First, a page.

To calculate the total catalog's value, now we consider publishing multiples. When Bob Dylan's was sold to Universal Music Group Publishing -- in what is believed to have been the highest price ever paid for a single songwriter catalog -- he benefited from being the sole songwriter on most of the songs with singular power to approve or deny synchronization requests. Spector's catalog needs more than one sign off, which might discount the pricing when potential synch revenue is factored into the pricing model. But with so many iconic songs, we can safely apply a 20 times multiple to Spector's $500,000 annual publishing income. That comes out to $10 million for Spector's publishing catalog value.

Spector's master recordings catalog includes all the Philles Records releases, which combined moved about 200,000 album consumption units in 2020, with The Ronettes comprising the bulk of that with about 125,000 units, according to MRC Data. Spector's master recordings issued under his own name -- mainly compilation albums that are composed of songs from the Philles catalog and from his producer roles -- aren't huge movers but do respectable business generating about 22,000 album consumption units last year.

Billboard calculates that the combined compilation albums issued under Spector's name and the Philles Records catalog generated 14,000 in album sales, 72,000 track downloads, 238 million audio-on demand streams, 25 million video streams and 88 million programmed streams in the U.S. last year. Using blended wholesale prices for the various formats and doubling revenue to include activity in the rest of the globe, Spector-related recorded masters would have generated about $3 million globally last year. Add $500,000 to that for recording synch revenue and Billboard estimates $3.5 million total annual revenue for the Spector-owned master recordings.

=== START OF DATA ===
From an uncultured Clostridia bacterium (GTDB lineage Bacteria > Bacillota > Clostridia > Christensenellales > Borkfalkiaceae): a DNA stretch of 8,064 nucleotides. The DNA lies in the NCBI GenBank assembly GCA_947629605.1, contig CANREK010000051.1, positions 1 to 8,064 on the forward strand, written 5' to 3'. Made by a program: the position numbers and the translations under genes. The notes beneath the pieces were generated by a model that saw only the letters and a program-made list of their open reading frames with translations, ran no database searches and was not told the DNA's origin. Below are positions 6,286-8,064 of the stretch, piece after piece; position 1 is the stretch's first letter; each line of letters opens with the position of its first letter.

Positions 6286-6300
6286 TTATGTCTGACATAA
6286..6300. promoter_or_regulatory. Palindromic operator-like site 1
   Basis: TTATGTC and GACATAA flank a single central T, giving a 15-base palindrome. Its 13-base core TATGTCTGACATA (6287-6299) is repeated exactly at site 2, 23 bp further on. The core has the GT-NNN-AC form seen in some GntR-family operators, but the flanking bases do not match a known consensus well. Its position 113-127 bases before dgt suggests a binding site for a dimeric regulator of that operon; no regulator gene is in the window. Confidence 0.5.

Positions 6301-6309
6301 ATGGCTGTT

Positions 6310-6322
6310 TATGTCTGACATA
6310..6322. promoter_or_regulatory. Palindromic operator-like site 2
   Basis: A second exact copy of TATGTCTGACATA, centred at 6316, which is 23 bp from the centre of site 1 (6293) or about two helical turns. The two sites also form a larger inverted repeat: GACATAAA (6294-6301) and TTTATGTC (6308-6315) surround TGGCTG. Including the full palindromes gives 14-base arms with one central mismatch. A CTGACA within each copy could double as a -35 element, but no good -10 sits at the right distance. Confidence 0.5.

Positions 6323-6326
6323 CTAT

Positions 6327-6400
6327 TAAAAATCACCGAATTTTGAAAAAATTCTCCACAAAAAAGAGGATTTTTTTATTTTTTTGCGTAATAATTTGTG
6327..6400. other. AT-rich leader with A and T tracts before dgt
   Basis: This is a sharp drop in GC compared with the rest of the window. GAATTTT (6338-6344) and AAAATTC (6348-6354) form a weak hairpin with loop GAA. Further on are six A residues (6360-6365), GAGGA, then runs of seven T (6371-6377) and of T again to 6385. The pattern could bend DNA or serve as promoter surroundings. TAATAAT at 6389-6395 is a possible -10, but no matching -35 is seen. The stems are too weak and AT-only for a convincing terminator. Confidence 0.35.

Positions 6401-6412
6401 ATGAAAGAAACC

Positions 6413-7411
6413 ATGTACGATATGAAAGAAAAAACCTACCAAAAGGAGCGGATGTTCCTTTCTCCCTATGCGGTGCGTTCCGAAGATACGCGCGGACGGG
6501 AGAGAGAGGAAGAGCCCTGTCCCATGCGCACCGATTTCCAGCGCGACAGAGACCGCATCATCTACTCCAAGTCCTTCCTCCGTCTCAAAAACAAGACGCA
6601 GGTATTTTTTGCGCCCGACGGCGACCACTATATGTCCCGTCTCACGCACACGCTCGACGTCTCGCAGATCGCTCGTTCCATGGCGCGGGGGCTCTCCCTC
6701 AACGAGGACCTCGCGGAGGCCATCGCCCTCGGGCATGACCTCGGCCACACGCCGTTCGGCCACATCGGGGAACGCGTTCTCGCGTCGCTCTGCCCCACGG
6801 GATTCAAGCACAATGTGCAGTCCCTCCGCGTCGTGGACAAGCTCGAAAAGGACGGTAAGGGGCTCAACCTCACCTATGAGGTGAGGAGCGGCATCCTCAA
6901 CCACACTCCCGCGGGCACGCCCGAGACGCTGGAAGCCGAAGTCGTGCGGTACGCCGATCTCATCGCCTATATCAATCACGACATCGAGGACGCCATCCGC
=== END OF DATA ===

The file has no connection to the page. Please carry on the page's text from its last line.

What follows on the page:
Depending on when Spector's current licensing deal runs out with Sony Music Entertainment -- he previously licensed his catalog to EMI Music Publishing, now owned by Sony Corp., which cut a deal for the albums to be re-issued by Sony Music Entertainment's Legacy division -- if the estate was to sell the catalog it might trade at discount due to the European copyrights and some Philles early releases might be in the pubic domain, which mean that their EU copyright would only last another 10 or so years. (In 2011, the European Union passed a new Copyright Directive extending the copyright on master recordings from 50 to 70 years but if a record fell into the public domain before the directive was adapted, the directive didn't reinstate copyright. With iconic revenue masters now trading at about a 13-times multiple of annual income, the Spector catalog might get a 10-times multiple -- totaling $35 million for the recordings.

Combining Spector's publishing catalog value ($10 million) with his recording catalog ($35 million), Billboard estimates his total catalog value at $45 million.

Note: This calculation does not include any production royalties; and image and likeness valuation seems unlikely.